By Diana Croissant
I shared a Christmas memory; and because I did, I received emails from distant relatives. That was so exciting for me. But Easter was, in many ways, more special for our family than Christmas, so I want to share memories of that, too.
Though it may not be a German-Russian tradition, the Easter dresses and bonnets always come to my mind when I think about Easter celebrations. Mother worked many hours in advance of Easter sewing special Easter dresses for her three girls. And we each of us always got to pick out a bonnet to go with her new dress.
Easters were most often spent with my Croissant cousins after church having Easter dinner at my grandparents' house. Just walking into the house to smell the food preparing was a treat in itself. We would have roast chicken and all the other fixings. But dinner always started with chicken noodle soup (and the noodles were the home-made variety, of course) with butterballs. Those butterballs were so much part of the enjoyment of having the soup for me that it wasn't until I was much older that I realized that my friends at school did not know what they were. My Grandma Croissant always flavored them with allspice, and we always sprinkled a little cinnamon into the soup. Grandma's garlic rolls and her cherry Kase-kuchen were also not to be missed at Easter.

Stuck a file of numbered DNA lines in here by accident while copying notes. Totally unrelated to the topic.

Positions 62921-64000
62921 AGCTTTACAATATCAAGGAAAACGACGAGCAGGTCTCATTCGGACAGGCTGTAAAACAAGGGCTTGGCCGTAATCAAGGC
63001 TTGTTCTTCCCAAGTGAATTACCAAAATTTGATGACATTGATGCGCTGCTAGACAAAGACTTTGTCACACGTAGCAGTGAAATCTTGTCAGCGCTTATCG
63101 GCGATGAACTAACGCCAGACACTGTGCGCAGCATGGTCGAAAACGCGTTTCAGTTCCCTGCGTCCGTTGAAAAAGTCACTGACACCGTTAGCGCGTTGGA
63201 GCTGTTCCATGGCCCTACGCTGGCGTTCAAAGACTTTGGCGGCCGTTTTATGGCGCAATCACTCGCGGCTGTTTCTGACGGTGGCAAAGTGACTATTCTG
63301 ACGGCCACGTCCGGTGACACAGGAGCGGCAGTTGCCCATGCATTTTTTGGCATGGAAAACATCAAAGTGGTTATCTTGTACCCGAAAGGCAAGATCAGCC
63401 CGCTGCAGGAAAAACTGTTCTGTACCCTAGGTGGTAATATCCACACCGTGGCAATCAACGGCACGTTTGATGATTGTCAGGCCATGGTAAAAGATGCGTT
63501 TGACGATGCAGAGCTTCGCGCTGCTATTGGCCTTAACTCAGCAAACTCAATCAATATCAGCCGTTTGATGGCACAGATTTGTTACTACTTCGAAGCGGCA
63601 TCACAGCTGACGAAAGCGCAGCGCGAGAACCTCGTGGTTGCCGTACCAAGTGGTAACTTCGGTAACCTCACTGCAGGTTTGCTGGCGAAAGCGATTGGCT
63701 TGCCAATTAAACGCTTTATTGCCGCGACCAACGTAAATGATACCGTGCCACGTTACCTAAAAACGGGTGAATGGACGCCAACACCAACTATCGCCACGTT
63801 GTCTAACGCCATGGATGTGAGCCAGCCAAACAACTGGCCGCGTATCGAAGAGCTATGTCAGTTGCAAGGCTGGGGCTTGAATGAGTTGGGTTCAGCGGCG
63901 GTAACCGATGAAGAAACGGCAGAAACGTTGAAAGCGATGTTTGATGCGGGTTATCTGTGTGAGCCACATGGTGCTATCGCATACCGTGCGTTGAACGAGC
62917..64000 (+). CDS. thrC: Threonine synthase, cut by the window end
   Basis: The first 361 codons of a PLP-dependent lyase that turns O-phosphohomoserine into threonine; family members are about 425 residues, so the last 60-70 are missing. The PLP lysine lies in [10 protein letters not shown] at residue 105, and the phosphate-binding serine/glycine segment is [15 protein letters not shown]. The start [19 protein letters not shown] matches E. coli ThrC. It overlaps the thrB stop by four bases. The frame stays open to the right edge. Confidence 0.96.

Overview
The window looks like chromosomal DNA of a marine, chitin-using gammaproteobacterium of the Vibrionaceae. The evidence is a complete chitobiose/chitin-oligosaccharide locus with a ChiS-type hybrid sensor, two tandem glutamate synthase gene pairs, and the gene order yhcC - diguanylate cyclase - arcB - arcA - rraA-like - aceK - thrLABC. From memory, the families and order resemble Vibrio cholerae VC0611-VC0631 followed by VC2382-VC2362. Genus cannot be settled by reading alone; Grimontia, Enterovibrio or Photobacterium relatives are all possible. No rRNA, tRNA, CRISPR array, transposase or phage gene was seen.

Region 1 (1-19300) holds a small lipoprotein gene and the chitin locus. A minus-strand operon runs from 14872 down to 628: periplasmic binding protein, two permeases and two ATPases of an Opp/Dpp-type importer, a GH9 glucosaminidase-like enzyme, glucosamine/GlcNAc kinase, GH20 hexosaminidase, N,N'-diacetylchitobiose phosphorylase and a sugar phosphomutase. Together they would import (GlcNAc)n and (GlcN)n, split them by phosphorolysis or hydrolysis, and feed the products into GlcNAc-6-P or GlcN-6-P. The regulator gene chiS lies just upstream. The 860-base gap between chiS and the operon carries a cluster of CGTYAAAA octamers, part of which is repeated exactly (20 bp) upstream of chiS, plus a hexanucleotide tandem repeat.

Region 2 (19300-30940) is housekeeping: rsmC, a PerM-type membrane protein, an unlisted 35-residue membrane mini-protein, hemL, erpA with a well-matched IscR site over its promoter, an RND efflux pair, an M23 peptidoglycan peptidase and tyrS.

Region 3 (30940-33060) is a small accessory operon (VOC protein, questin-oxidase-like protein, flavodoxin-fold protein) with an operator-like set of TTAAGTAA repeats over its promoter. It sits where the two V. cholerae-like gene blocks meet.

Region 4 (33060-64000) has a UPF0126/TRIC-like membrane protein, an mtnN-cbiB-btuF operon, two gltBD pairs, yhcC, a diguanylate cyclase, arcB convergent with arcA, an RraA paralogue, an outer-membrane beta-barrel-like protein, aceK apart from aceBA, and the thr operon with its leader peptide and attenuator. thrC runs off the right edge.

But for the young, Easter dinner was also special because we got to feel quite grown up since we also got the shot glass of Easter wine at our place setting. My grandparents' house was not very big, so the covered card tables pushed together wound throughout the house.
Grandma had a large collection of shot glasses so that all the aunts, uncles, and cousins could have one at his or her plate. He filled each with Mogen David grape wine. Today, when my "cultured" friends have their wine-tasting parties or when they talk about special wines, I can't even imagine a better tasting wine than Mogen David grape.
Grandpa had spent the morning hiding the colored Easter eggs in his backyard; and, of course the egg hunt is also a source of special memories for me.
As we grew older, Easter also became important because it meant that the week before, during the year each of us turned fourteen, we would be confirmed in the church.
We had been studying our catechism at confirmation school each Saturday since the late fall. On Palm Sunday, we would be confirmed after the pastor had put us through the question-answer session to test our learning. We were usually each presented with a gift Bible from our respective godparents. (I still have mine, and it has always been my favorite Bible.) Then, on Maunday Thursday, we were finally able to participate in the Lord's Supper, having learned its meaning. Reverend Stroh had prepared us for that, too, by telling us what our particular family preferred: the wafers or the pieces of bread.
For us girls, being confirmed was also a transition into a more adult world. We, again, got to have a special dress made to wear, but this time it would first be worn under our white confirmation robe. But more importantly, it was the first time we were allowed to pick out "high" heels to wear with our dress and, of course, nylon stalkings. (The heels were not very high, though, usually only 2 inches at the most.)
Easter was always so important as I grew up. I cherish the memories and think of my family who are now not living, hoping they know how much I miss them.